There’s a reason male lions are nicknamed “King of the Jungle.” Just look at their majestic appearance, Bircher says. And while they are typically at the top of the food chain, a group of hyenas could displace them at a kill.
Their roars can carry up to 4 miles in the wild. When the circus used to visit the old Arena across the highway, the zoo lions and the circus lions would roar to one another, letting everyone know who was in whose territory.
“For years, we could always could tell when the circus was here, besides knowing from the news,” Bircher says. VSH
The King of Rock ‘n’ Roll
Elvis Presley performed in St. Louis a few times. The first was in 1957, when he was a 22-year-old rhinestone-clad singer whose vocals were often drowned out by the shrieks of teenage girls. In 1976, the year before he died, an enthusiastic audience came to hear him, but the demographics were much different. “Generally, the audience was as mixed in age as any that has ever attended a rock concert at Kiel,” Post-Dispatch critic Harper Barnes wrote. “It was the sort of crowd one might expect to see at an Alice Cooper-Lawrence Welk concert.”
Before Presley’s first concert here in 1957, also at Kiel Auditorium, the Post-Dispatch described him as a “guitar player and a hillbilly singer,” and he shimmied onstage in sequins and metallic gold cloth. The frenzy began earlier in the day, when Presley stayed at the Hotel Chase under an assumed name, then was escorted by police via a back alley entrance to avoid admirers at the stage door.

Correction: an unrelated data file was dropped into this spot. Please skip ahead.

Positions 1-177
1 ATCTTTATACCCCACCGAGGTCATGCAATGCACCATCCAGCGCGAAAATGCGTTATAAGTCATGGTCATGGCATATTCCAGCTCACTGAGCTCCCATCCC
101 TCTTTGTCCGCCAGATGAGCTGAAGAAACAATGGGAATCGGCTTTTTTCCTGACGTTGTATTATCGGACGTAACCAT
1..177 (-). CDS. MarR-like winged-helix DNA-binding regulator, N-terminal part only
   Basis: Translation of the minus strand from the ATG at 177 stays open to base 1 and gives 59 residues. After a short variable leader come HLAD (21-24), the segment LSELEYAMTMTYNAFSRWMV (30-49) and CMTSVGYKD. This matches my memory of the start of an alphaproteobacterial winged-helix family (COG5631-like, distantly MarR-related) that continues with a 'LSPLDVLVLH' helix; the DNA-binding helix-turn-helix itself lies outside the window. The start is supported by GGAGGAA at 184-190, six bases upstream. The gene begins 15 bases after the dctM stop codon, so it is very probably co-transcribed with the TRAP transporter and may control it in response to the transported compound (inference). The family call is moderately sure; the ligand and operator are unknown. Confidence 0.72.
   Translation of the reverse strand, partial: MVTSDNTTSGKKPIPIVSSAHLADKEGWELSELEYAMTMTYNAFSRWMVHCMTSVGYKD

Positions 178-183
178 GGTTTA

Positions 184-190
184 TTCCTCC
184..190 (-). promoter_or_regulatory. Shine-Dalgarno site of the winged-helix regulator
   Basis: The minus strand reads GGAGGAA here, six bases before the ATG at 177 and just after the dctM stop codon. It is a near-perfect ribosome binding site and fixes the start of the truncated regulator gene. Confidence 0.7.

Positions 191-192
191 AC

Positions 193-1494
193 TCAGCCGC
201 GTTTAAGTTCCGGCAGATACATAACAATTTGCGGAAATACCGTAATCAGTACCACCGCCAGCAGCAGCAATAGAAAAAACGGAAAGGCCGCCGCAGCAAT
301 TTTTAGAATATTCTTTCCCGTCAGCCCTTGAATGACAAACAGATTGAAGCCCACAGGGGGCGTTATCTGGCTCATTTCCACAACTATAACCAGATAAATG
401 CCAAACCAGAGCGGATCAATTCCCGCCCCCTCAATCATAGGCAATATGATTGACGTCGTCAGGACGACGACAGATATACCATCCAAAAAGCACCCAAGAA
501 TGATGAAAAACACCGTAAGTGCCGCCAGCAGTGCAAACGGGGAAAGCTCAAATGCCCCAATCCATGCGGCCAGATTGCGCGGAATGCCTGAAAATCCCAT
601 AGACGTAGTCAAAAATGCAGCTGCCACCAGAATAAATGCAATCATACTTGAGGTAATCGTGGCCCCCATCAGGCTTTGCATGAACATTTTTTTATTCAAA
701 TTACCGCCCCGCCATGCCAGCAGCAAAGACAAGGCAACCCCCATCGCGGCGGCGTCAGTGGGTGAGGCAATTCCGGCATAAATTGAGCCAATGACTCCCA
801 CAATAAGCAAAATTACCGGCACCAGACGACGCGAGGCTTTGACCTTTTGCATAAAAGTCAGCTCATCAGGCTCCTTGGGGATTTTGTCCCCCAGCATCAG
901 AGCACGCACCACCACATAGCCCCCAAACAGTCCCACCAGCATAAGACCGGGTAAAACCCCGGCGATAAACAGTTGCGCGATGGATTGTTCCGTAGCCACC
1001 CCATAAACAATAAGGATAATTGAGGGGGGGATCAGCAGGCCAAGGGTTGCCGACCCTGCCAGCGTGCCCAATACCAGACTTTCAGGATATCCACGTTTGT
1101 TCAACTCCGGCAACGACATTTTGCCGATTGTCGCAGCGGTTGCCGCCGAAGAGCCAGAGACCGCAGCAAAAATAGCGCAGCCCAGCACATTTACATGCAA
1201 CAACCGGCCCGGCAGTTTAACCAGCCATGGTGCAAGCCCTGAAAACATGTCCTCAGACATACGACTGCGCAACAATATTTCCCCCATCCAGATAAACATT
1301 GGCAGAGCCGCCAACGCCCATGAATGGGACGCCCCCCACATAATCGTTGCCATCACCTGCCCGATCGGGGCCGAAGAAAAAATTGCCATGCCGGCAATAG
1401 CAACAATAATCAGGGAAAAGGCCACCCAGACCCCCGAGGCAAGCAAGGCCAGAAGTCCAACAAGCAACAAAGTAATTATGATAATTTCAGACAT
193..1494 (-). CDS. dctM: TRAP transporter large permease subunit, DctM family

In 1976, fans still crushed to the stage when he played — and crushed to the exits when he left. “I’ll still be coming to see him when he’s 80 years old,” fan Jean Rohrbach told the Post-Dispatch. VSH
‘King of the Hill’
Writer A.E. Hotchner left his hometown a special, poignant look at Depression-era poverty with “King of the Hill.” The memoir covers only four months in 1933, when 12-year-old Aaron must often fend for himself. His consumptive mother is in a sanitarium, and his father, a salesman, is sometimes out of town. The family is so poor that once gold from his mother’s failed tooth filling paid for food. The boy in the memoir lived downtown, some 4 miles from Dewey School, which he attended. It’s hard to know whether Hotchner might have embellished any of his memories, but the 1972 book as a whole is a realistic and moving story of St. Louis. Hotchner’s youthful perseverance foretells the successful life of a writer who became buddies with almost everyone he met, particularly Paul Newman and Ernest Hemingway. The book was made into a movie in 1993. JH